BLM endangering lives of Sand Wash Basin wild horses

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Captured wild horses crowded into temporary holding pens on the Sand Wash Basin Herd Management Area. Photo by Meg Frederick.

Return to Freedom successfully lobbied for Congress’s requirement that the Bureau of Land Management finally abides by its own Comprehensive Animal Welfare Program, a humane-handling protocol during roundups, starting in Fiscal Year 2020.

Just since Sept. 1, we’ve seen the BLM and its contractor, Cattoor Livestock, repeatedly trod over that congressional mandate during an ongoing 783-horse helicopter roundup on Colorado’s Sand Wash Basin Herd Management Area.

BLM has confirmed the death of one wild horse and one 6-month-old foal, which was euthanized today The foal had injuries to all four legs. BLM said that the injuries were pre-existing, yet the foal had managed to survive on-range for six months and walk to the trap site in search of his mother. When citizens on-site raise concerns about horses, BLM often claims that they have pre-existing conditions. Our humane observer has documented instances of foals and visibly injured wild horses left behind on the range without seeing BLM attempting to find them and bring them in. Also of great concern: family bands with very young foals being driven more than 10 miles over rugged terrain by two helicopters as well as pilots flying dangerously close to horses and the trap site, among other egregious violations about which RTF is filing a formal complaint.

Mind you, this appalling behavior is happening under the spotlight of a roundup that Gov. Jared Polis and Rep. Joe Neguse, national and local wild horse advocates, including RTF and thousands of its supporters, and the Sierra Club all urged BLM to call off or postpone while working with the state and local advocates on alternatives. BLM is conducting simultaneous roundups throughout the West, often without observers on hand, as it seeks to remove an additional 6,000 wild horses by the end of this month. The agency’s justification: climate change-driven drought for which a national agency charged with managing our public lands ought to have been prepared.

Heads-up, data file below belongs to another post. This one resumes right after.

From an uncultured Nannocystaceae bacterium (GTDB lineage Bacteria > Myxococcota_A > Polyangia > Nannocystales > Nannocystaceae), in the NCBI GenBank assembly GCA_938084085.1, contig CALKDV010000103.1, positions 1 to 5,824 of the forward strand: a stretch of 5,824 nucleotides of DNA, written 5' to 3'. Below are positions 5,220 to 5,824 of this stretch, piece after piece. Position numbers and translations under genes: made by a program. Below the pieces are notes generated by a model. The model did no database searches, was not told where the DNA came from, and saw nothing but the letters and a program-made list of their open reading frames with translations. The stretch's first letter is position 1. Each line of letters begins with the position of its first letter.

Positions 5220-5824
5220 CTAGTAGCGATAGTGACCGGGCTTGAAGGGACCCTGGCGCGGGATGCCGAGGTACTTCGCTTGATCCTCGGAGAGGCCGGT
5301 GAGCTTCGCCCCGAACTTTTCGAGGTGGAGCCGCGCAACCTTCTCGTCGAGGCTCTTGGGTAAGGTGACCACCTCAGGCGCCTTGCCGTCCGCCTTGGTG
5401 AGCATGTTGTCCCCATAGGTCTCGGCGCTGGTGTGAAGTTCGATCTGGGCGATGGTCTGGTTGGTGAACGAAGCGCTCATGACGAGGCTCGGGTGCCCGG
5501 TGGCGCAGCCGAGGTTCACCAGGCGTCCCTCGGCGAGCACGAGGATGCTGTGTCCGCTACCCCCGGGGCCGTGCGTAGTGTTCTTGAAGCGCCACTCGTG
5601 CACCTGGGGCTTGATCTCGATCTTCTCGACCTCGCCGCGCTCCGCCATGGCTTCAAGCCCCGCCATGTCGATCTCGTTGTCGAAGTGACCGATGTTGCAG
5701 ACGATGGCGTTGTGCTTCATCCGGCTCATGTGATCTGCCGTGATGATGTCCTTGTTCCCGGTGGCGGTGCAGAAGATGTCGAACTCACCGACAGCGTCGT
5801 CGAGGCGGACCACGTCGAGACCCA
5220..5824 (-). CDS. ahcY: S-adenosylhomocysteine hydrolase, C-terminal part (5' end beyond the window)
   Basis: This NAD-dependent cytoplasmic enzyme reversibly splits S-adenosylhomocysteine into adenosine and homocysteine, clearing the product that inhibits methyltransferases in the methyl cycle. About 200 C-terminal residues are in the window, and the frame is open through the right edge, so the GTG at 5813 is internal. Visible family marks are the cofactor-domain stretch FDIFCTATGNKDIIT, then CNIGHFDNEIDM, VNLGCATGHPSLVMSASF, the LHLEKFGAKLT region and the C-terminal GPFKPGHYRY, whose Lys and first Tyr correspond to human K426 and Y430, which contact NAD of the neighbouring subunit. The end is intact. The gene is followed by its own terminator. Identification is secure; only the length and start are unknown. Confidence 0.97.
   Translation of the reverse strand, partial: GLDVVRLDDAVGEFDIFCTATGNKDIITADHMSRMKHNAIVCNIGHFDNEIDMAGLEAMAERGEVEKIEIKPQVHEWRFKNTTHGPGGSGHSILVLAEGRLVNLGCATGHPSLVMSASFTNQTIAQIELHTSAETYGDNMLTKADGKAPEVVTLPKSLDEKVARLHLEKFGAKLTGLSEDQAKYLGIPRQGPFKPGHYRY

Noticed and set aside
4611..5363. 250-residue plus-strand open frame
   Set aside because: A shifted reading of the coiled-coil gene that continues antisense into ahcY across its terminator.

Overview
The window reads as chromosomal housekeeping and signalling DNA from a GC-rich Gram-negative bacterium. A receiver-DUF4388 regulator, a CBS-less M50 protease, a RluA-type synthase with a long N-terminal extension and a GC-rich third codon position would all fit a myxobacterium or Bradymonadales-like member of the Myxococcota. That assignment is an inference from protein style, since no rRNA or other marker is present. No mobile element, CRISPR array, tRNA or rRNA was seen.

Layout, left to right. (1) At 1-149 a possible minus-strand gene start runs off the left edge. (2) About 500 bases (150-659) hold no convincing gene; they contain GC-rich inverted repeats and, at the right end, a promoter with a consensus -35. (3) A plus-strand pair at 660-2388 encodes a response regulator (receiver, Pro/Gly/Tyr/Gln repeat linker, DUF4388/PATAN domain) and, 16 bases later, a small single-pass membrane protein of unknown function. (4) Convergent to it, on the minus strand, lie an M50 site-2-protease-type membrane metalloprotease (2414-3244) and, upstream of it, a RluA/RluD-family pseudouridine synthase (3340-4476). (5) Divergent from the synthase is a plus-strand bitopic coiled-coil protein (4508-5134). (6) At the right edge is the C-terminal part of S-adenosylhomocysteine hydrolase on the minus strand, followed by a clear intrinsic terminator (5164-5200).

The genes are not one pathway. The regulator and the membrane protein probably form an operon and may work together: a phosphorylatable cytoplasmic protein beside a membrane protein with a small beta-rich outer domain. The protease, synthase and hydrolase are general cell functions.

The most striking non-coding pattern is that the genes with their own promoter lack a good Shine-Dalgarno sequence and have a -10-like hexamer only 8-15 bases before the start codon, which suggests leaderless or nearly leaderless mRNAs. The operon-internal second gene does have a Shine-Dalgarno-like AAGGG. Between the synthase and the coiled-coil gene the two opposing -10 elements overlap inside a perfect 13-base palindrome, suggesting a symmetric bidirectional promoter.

RTF worked with the nation’s largest animal welfare groups and other rangeland stakeholders to produce a model for Congress in 2019 that showed how safe, proven and humane fertility control could be used to balance herd populations, phase out roundups and save taxpayer money over time. BLM has ignored this gradual shift toward on-range management in favor of its own extreme agenda.

BLM will remove most of the wild horses without treating additional mares with fertility control then releasing them – effectively guaranteeing that helicopter contractors will soon return to the same places to remove more wild horses at taxpayer expense. This, despite Congress appropriating millions of additional dollars to implement fertility control.

At Sand Wash Basin, BLM is planning to remove 733 of the estimated 896 wild horses on the Herd Management Area. It plans to return 50 wild horses to the range, including just 25 mares treated with safe, proven and humane fertility control that could delay or eliminate future roundups.

Last year, volunteers darted 300 mares on Sand Wash Basin with fertility control. Now, many of those same mares will be taken from their home range forever.

The BLM’s justification for the roundup is the number of “excess” wild horses on the Herd Management Area (the BLM-set “Appropriate Management Level” for the 157,730-acre Herd Management Area is just 163-363 horses). The roundup was prioritized as an “emergency” because of a lack of forage, especially at lower evaluations, with winter coming.

TAKE ACTION: Please click here to join us in urging Congress to mandate that BLM increase transparency and accountability during roundups and all handling of wild horses and burros.

Donate to RTF’s Wild Horse Defense Fund